Both the iOS App Store and Google Play have made strides in recent years regarding visibility and supporting Indies developers.
iOS 11 has boasted some impressive numbers concerning boosting downloads for developers since its launch last year.
As previously reported, games featured as the iOS App Store Game of the Day can see leaps of 802 per cent in downloads while those in the Games Tab can see up to a 450 per cent increase.
Google Play has also committed to its gang of Indies with an Indie Corner specifically designed to signal boost games.
Difficulties can still be prevalent, however. Following recent algorithm changes, Google Play is currently in the midst of tackling a bug that has led to indie developers being hit with a drastic drop in installs.
To garner a better lay of the land, we reached out to our indie mavens to find out which marketplace they felt was better for indies and what changes they would like to see.
App Store versus Google Play
For Strange Flavour CEO Aaron Fothergill the iOS App Store won out as a preferred marketplace, although barely. Following some experience with both Fothergill found that Google Play was particularly suited to free-to-play titles.
“So from our point of view, if you’re doing paid apps (which is the more sensible approach for a small indie in my opinion) then the App Store works better,” says Fothergill.
“Having said that, if you are doing free-to-play, then there’s no real difference between them for an indie in that both are very easy to develop for and get a game released.”
For Perchang co-founder Ben Murch the iOS App Store also wins out but for different reasons. While Google Play is easier to publish games on, a knock-on effect is overcrowding of the market.
“The Google Play store is historically easier for publishing games, so it’s also overcrowded by very small or one-man made games with cheaply bought assets from Unity’s Asset Store, which will copy your games,” says Murch.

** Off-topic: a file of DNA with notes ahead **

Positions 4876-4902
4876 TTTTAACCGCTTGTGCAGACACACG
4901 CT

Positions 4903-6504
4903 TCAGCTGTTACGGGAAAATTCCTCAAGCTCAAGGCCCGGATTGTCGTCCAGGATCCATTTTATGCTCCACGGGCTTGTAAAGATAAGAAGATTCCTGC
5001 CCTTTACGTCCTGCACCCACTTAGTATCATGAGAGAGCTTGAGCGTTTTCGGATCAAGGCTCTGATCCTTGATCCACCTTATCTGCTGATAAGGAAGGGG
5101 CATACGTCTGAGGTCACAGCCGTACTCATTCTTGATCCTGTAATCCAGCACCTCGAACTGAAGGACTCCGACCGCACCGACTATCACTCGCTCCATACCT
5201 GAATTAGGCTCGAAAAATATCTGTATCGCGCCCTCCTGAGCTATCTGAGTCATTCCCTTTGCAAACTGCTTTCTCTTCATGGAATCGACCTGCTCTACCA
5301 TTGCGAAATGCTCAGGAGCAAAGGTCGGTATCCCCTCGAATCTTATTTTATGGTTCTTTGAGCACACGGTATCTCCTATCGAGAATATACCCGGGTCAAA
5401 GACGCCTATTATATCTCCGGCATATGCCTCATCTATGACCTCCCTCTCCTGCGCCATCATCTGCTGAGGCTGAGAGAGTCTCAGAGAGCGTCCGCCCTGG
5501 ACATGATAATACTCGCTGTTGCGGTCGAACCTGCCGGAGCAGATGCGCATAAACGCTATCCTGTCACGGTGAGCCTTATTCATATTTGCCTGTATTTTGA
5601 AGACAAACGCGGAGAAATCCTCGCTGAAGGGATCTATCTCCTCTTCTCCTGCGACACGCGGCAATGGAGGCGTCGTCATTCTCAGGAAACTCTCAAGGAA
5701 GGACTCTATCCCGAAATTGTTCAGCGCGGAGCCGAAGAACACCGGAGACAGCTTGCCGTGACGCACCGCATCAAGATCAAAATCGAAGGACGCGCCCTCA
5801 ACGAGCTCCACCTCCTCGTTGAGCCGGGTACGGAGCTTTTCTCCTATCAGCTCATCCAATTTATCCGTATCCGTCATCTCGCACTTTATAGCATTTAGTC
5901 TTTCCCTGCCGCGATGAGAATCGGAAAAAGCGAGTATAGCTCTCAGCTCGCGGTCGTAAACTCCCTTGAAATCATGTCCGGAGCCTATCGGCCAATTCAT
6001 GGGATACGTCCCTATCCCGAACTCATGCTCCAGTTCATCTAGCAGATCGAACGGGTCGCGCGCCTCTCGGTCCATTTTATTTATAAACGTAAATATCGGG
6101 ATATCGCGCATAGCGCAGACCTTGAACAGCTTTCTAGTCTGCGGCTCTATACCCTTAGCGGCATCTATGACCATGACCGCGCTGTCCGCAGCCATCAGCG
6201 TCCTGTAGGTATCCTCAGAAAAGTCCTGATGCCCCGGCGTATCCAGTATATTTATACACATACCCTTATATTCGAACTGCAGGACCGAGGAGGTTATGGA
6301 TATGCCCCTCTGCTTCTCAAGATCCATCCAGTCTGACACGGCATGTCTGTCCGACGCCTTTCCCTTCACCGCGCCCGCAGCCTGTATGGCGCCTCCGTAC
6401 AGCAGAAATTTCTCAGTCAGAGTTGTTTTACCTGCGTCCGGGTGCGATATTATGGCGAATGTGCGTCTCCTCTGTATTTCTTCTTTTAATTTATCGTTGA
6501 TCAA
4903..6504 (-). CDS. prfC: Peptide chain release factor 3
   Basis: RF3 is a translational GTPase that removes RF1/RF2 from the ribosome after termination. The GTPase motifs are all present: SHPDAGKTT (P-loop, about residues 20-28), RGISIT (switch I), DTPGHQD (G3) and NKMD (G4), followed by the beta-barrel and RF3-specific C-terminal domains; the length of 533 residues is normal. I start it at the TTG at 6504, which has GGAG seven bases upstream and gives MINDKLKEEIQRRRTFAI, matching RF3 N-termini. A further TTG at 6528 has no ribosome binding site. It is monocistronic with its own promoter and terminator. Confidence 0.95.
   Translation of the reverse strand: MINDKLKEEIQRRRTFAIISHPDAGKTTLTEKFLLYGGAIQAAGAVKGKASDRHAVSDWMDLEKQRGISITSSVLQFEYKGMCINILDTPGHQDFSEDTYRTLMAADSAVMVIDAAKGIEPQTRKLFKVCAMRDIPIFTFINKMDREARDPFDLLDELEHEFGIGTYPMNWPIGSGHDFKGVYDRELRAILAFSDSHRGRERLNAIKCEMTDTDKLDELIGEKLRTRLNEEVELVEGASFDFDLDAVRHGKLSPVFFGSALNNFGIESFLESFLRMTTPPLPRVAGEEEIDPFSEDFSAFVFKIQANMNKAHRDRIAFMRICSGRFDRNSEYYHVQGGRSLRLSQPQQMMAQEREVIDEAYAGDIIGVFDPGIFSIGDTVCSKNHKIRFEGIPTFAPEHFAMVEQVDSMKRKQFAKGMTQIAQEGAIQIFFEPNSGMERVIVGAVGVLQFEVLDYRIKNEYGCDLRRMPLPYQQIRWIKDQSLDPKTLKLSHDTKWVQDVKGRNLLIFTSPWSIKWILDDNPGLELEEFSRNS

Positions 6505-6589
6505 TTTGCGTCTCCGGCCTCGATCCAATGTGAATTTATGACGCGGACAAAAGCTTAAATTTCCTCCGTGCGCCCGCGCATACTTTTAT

“The App Store is far from being perfect, and indie developers are not their main concern, but at least you'll have better chances of success if your game is really original and good.”
The Google Play store is historically easier for publishing games, so it’s also overcrowded by very small or one-person made games with cheaply bought assets.Ben Murch
The topic of cloning and copying games has been prevalent for a while in the indie scene. Casual games publisher Voodoo recently came under fire from indie dev Ben Esposito after he found Hole.io to be a touch too similar to Donut Country.
According to Esposito, Voodoo copied Donut County’s gameplay premise, which centres on a hole in the ground that grows larger as it swallows more items.
Room for improvement
Regarding improvements, Fothergill believes that visibility needs to be clearer on iOS. While Apple does have an Indie section on the iOS App Store Fothergill thinks that it has not been regularly updated enough.
“Improving visibility by allowing developers to promote their apps on other platforms or in other apps would be a major benefit,” says Fothergill.
“I know Apple likes the idea of the App Store being a managed boutique where their experts pick what apps they want to display to the customers, so the quality they experience is very high. The problem is, though, that it pretty much narrows it down to a particular set of customers and excludes all sorts of users that might want something else.
“If Apple relaxed the old ban on store apps that review and list apps and link to them on the App Store that would open up a whole set of potential storefronts that could specialise in indie games and feature them, which could pull in a lot more indie gamers.”
Another bugbear Fothergill points to is that, unlike Google Play, the App Store is only accessible on iOS, after it was dropped from iTunes.
Since they dropped the App Store from iTunes on desktop there’s no way to link to an app outside of the iOS environment.Aaron Fothergill
“Since they dropped the App Store from iTunes on desktop there’s no way to link to an app outside of the iOS environment,” says Fothergill.
“So if someone comes across a link or review of your app on a Mac, PC or non-iOS device there’s no way for them to click on it and have a look at its store page (let alone buy it for downloading on your phone later). So having a web version of the App Store like Google Play has would be a major help there.”
In terms of additions, Fothergill also thinks a random game or app feature would work quite well with some moderation.
It’s also something that Murch would like to see implemented.
“Aaron's idea about random games section would be interesting,” says Murch
“Picking every day few nice rated games totally randomly would be something great to give a chance to unknown games.”